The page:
The Viridian Isles : Getting It Done

This year has been a bit of a rollercoaster. Well... I'm not sure that is the best analogy. Perhaps more accurately, a flume ride.

In March, just prior to the serious onset of coronavirus, I quit my job - pulling the ripcord on the VFX industry for the moment to pursue greener pastures. Game development has always been at the door, and I figured this is as good a time as any to get started, but... I've found it hard to produce anything worthwhile - I've made a few half baked gamejam games this year, which I've kept all to myself. I generally feel as though my development skills are far ahead of where they were years ago, but I found it hard to put together a worthwhile entry. In the end, the stars of Procjam and 7dfps aligned and got me out of bed, and I finally created a finished product : The Viridian Isles.

This time, I did a few things differently that I think are worth noting:

Starting Early

Game jams are fickle things, with various mercurial standards for entry. Thankfully, I've noticed more and more denounce crunch by extending their timeframes and encouraging participants to pace themselves. If you want to burn the midnight oil to make jam games, then go off, but I'm rather glad for the extended timeframes, personally. The reality is that Rome is not built in a day, and every game relies to some extent on code, art and engines written before the game begins development. I think there should be no shame getting your ducks in a row beforehand.

Using Assets

In years past I would've been rather adamant that I do it all myself, and bake the cake from scratch. Older and wiser, I have thrown my pride in the bin, and learned the value in lessening the load.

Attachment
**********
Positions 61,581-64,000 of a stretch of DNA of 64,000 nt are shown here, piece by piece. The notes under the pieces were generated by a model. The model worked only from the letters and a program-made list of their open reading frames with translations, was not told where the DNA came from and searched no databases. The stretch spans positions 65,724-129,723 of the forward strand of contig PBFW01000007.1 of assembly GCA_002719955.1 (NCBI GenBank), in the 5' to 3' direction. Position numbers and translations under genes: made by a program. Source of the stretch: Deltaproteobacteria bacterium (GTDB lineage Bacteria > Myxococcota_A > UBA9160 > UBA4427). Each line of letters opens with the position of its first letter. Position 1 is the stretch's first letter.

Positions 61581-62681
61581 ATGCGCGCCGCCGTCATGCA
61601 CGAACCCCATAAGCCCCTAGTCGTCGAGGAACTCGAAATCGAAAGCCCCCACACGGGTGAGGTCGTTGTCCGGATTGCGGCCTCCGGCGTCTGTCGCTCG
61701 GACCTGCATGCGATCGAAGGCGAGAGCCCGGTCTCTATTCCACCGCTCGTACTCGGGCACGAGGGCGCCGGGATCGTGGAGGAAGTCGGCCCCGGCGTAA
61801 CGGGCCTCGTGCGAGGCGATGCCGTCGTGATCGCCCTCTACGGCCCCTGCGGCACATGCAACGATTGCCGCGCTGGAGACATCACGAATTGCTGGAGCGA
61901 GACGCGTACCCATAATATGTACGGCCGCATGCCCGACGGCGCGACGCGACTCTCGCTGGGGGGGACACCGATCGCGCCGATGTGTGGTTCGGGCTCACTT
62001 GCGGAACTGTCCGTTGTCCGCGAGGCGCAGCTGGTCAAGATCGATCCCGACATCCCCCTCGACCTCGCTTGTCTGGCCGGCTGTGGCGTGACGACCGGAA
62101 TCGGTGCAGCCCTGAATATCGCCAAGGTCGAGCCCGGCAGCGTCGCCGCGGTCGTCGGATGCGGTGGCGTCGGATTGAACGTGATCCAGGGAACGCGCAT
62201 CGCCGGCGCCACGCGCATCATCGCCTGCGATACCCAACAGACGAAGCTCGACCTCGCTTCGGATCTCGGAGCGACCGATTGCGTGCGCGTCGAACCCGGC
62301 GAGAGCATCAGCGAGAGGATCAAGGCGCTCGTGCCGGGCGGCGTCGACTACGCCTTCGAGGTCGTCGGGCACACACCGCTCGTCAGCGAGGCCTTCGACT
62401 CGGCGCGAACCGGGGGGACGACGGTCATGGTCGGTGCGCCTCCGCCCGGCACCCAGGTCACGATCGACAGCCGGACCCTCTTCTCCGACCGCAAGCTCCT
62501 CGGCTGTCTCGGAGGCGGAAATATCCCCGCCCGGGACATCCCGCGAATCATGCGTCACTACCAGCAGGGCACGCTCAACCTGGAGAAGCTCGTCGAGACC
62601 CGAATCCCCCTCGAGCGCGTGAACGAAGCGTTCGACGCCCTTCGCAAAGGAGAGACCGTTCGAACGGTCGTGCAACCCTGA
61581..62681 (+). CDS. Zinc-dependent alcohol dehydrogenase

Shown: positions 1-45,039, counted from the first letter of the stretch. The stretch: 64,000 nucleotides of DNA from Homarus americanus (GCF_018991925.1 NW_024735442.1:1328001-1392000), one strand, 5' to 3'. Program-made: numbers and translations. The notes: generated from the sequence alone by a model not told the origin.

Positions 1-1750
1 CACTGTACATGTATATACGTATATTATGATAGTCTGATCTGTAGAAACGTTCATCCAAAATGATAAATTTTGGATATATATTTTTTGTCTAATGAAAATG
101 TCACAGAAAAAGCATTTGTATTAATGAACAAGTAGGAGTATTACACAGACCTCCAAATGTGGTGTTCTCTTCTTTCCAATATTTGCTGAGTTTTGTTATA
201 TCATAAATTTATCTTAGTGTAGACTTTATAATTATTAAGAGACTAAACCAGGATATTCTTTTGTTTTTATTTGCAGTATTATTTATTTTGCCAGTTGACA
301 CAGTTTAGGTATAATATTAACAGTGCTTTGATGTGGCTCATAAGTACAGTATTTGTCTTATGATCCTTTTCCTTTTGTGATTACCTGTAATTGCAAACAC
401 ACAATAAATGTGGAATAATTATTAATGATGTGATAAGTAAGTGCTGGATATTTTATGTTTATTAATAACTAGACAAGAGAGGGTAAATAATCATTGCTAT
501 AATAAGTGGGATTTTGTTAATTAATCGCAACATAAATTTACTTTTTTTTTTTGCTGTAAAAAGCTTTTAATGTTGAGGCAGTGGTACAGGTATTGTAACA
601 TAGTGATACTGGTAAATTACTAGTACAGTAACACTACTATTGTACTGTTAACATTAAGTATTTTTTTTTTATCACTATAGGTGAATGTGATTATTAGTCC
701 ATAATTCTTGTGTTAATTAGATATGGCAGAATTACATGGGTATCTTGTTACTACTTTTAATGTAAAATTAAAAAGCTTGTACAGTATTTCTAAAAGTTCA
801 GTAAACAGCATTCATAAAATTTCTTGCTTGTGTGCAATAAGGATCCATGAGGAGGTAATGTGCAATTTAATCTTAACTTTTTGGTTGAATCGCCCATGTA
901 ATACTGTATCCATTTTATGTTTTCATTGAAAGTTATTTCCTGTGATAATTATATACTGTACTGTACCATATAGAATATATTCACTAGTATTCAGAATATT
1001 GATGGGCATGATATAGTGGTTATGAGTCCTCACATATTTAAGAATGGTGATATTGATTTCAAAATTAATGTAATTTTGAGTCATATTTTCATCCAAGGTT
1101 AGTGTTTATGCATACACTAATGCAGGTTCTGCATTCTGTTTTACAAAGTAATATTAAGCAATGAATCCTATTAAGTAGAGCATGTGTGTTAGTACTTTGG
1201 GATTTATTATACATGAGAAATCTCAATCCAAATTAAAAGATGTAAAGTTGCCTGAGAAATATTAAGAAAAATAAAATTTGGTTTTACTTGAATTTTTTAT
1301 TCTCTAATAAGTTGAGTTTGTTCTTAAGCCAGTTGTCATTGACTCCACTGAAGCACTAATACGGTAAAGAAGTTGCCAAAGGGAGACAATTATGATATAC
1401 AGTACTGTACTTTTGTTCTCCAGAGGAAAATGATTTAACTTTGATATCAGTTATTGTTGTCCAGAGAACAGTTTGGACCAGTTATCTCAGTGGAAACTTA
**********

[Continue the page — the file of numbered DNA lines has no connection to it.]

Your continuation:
For example, all the foliage and architecture in the game comes from various assets. To merge it with the style of the game, I made custom shaders in Amplify; putting my own spin on it helped unify it all, and helped push to a pleasing final result.

Similarly the first person controller was something off the asset store, and while a lot more of that remained in the final product - I did rewire a lot of it. Recognizing, and feeling comfortable, digging around inside someone else's code was a big step; one that hugely fueled the speed at which the game could come together.

Designing Down To Scope

My inital idea was a first person shooter rpg with crafting and procedurally animated enemies, and a tense and serious tone. Rather than instantly stopping myself at the obvious red flags, I just ran at it. However, whenever I completed a component of the game, my re-evaluated the shape of the design around it. The first point where this happened was that I made procedural robots, and they were totally goofy. I came to realise, I would need to rethink.

At one point, I had cut as far back as a pure walking simulator - you just explore the island, and that's it. However, I thought it would be fun to encourage players to engage a little more with everything, if they had some more solid goals. Collecting stuff was something I knew I could implement in time, so I did.

I'm really happy with this approach. While there are several coats of polish that I could apply to the finished product - overall, I'd be happy to keep pushing ahead with things like this. While in some ways, its been a frustrating year of failed attempts, I'm pretty happy to close out the year with a piece of work that I am happy with.